John Lavery  sketch

An original sketch for The hearing of the appeal of Sir Roger Casement by John Lavery, £124,000 at Dreweatts.

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The overall total at the auction on March 13 was £1.6m (including buyers premium) from 240 lots. Dreweatts’ head of sale Francesca Whitham said the results showed “a buoyant market with competitive bidding from across the globe”.

Among the highlights was an original on-the-spot sketch for Sir John Lavery’s (1856-1941) The Hearing of the Appeal of Sir Roger Casement – a monumental painting now in the UK government collection which has been on long-term loan to King’s Inns, the Dublin Inns of Court, since 1951.

Casement’s trial in June 1916 remains a controversial event. The former British diplomat turned Irish nationalist was arrested for his part in the events leading up to the Easter Rising in Ireland. He was convicted of treason under a 14th century statute and hanged in Pentonville Prison following a failed appeal.

Lavery, the Belfast-born artist who became a leading society portrait painter, was commissioned by the presiding judge, Sir Charles John Darling, to record the court proceedings of the appeal.

The hearing took place over two days in July 1916 at the Court of Criminal Appeal in London. Lavery kept his paints hidden from view as he and his wife Hazel sat in the witness box as he worked on the sketch. The 10 x 15in (25.5 x 38cm) oil on canvas-board was then worked up into the large-scale finished painting over many years in Lavery’s studio (containing portraits of 40 figures it was a major undertaking which the artist took until 1931 to finally complete).

The sketch shows the five judges to the left with Casement sitting in the dock directly opposite the viewer. It was kept in Darling’s collection until he died and came to auction from a descendant. Indeed it was not the only work by Lavery that the judge owned – he had also commissioned Lavery to paint his wife, daughter and himself earlier in his career.

The sketch attracted plenty of interest including in the Irish press and Dreweatts confirmed that it received interest from institutions in the lead up to the auction.

Estimated at £15,000-25,000, it drew a prolonged competition on the day with bidding from both Ireland and the UK. It came down to a battle between an online bidder from Ireland and a telephone line before it was eventually knocked down to the former at £124,000.

The price was one of the largest sums ever paid for a small Lavery painting – the highest for a similarly-sized work at auction remains the £150,000 for a study for a racing picture titled Ascot in Rain that sold at Bonhams in 2018.

Wolmark record

Alfred Wolmark 2636Web 21 03 2024

Gaudier-Brzeska at Work by Alfred Wolmark, £140,000 at Dreweatts.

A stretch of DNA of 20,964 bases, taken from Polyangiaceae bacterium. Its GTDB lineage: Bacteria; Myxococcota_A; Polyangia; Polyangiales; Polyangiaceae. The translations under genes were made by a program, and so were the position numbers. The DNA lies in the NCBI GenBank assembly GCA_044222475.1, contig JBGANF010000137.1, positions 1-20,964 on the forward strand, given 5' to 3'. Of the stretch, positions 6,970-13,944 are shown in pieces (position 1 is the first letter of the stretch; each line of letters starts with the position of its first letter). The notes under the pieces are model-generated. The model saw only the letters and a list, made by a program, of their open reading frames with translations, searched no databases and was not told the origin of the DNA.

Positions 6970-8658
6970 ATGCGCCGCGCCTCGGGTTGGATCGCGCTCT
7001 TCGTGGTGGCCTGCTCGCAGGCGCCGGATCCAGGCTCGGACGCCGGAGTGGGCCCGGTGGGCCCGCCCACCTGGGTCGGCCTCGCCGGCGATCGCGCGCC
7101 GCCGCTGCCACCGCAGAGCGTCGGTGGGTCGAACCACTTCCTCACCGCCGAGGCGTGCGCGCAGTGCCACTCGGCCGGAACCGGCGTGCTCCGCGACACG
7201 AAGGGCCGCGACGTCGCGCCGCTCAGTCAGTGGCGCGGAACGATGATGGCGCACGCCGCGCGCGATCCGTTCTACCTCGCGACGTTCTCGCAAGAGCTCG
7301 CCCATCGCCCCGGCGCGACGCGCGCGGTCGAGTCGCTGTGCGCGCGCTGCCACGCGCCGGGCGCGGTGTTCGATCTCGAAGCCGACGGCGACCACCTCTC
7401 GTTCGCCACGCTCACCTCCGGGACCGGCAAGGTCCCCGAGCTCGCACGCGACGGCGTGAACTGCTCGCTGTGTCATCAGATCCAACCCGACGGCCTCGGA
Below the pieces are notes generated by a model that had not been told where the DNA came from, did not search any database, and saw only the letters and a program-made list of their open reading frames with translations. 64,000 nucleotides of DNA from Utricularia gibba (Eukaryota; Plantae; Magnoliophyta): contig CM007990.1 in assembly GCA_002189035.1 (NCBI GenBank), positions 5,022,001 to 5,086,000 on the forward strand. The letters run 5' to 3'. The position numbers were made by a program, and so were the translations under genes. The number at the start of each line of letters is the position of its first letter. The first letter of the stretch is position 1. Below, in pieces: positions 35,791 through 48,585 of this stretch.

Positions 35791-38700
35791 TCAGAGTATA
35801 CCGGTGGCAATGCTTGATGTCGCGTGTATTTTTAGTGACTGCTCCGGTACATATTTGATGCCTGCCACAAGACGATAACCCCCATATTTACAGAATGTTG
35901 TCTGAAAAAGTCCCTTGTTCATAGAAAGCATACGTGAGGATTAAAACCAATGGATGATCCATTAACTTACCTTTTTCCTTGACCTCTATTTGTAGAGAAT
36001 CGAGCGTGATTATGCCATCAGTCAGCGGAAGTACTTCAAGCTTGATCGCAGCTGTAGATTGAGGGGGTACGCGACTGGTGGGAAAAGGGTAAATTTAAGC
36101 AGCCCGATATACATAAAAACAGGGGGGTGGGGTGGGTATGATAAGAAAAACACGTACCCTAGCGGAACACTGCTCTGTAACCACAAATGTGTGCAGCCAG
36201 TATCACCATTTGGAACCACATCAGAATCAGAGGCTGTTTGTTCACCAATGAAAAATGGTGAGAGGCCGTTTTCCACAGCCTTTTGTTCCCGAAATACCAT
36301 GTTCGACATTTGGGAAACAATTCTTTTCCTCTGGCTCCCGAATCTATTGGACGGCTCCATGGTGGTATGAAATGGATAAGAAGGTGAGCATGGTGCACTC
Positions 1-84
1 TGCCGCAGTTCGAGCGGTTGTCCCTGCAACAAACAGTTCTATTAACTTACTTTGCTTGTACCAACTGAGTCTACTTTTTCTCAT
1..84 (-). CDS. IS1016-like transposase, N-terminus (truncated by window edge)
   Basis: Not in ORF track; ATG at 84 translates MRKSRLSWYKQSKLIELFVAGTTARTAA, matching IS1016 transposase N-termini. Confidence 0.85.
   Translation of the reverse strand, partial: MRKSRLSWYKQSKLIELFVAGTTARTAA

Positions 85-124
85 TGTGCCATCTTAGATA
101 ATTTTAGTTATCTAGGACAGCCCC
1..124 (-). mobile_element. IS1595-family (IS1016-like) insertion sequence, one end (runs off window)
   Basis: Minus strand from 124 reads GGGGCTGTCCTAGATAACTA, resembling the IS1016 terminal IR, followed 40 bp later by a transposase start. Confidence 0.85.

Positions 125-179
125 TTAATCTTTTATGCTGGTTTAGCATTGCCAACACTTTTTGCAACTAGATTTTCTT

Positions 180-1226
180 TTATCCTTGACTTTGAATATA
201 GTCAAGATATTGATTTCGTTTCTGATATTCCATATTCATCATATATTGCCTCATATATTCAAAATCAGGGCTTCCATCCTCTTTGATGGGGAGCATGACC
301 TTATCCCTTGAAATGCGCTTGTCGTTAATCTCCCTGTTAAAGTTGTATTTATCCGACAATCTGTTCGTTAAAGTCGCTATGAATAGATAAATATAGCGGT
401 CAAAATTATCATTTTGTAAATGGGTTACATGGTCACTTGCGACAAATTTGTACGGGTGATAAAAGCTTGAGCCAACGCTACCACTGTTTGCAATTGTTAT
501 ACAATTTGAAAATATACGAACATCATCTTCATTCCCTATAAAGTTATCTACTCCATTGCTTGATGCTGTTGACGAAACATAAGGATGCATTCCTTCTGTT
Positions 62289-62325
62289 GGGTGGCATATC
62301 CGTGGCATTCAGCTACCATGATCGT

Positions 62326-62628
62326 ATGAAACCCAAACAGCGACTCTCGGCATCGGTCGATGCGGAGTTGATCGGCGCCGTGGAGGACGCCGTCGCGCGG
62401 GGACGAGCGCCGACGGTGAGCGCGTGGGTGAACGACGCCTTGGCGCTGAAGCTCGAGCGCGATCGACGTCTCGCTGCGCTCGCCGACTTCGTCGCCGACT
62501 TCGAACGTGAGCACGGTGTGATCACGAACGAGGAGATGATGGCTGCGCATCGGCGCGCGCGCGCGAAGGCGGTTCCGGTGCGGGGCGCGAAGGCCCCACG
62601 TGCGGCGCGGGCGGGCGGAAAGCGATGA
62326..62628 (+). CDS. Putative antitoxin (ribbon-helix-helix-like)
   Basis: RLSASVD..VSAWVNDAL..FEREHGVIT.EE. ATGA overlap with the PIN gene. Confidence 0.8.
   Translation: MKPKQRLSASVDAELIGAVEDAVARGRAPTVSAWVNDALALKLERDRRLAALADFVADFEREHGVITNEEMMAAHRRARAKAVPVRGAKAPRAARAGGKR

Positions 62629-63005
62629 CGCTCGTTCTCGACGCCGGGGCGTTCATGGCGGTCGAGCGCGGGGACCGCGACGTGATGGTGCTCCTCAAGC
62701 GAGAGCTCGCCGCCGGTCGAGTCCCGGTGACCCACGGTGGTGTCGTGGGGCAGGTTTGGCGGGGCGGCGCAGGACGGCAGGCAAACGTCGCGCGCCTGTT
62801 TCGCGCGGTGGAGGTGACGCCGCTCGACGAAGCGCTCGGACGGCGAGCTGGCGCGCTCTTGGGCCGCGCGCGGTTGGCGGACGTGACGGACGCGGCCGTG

Elsewhere at the Newbury sale, a major record came for Alfred Wolmark (1877-1961) when a depiction of the artist and sculptor Henri Gaudier-Brzeska (1891-1915) dramatically overshot a £4000-6000 estimate and was knocked down at £140,000.

The price surpassed the previous auction high of £55,000 for the artist’s large 1907 canvas The Disputation that sold at Sotheby’s in 2012.

Born in Poland, Wolmark emigrated to London and studied at the Royal Academy Schools in the 1890s. He became close friends with Gaudier-Brzeska and the two artists made portraits of one another. In fact, the 3ft 11in x 2ft 9in (1.19m x 84cm) oil on canvas showed Gaudier-Brzeska working on the well known bust of Wolmark himself.

Gaudier-Brzeska’s died in the trenches during the First World War and his plaster portrait of Wolmark was later posthumously cast in bronze in an edition of six between 1954-60.

The portrait showing the bare-chested Gaudier-Brzeska dated from 1912 and was signed with Wolmark’s monogram. It was part of the private collection of May Platini, the artist's niece, from whom it had been purchased by the vendor here.

One of the artist’s brighter experiments with Post-Impressionism, the picture had featured in the Rediscovering Wolmark: A Pioneer of British Modernism at the Ben Uri Gallery in London in 2004-5.

An attractive proposition with a lot going for it commercially, the painting always looked likely to surpass its attractive estimate. But, with strong bidding on the phone and online from both UK and overseas, a UK dealer had to go well into six-figures to secure it.

Boats, Concarneau by Alfred Wolmark

Boats, Concarneau by Alfred Wolmark, £21,000 at Dreweatts.

Another work from the same source that also featured in the Ben Uri exhibition was Wolmark’s Boats, Concarneau, an oil on canvas-board of boats with colourful sails from 1911. Another lot that overshot predictions, in this case a guide of £2000-3000, it was knocked down at £21,000.

Still life in demand

The top selling lot of the day was a trademark still life by Henri Fantin-Latour (1836-1904). Titled Roses Thé, the 17¼ x 15½in (44 x 40cm) signed oil on canvas from 1874 had good provenance having been purchased by the vendor’s family from Glasgow dealer Reid & Lefevre some time ago.

Henri Fantin-Latour still life

Roses Thé by Henri Fantin-Latour, £190,000 at Dreweatts.

Its authenticity was confirmed by Paris gallery Brame & Lorenceau and it will be included in its forthcoming catalogue raisonné of the artist's paintings and pastels.

With delicate handling and customary attention to detail, the picture ticked the boxes that buyers look for when it comes to Fantin-Latour. It duly flew over its £50,000-70,000 estimate and was eventually knocked down at £190,000 to an online buyer.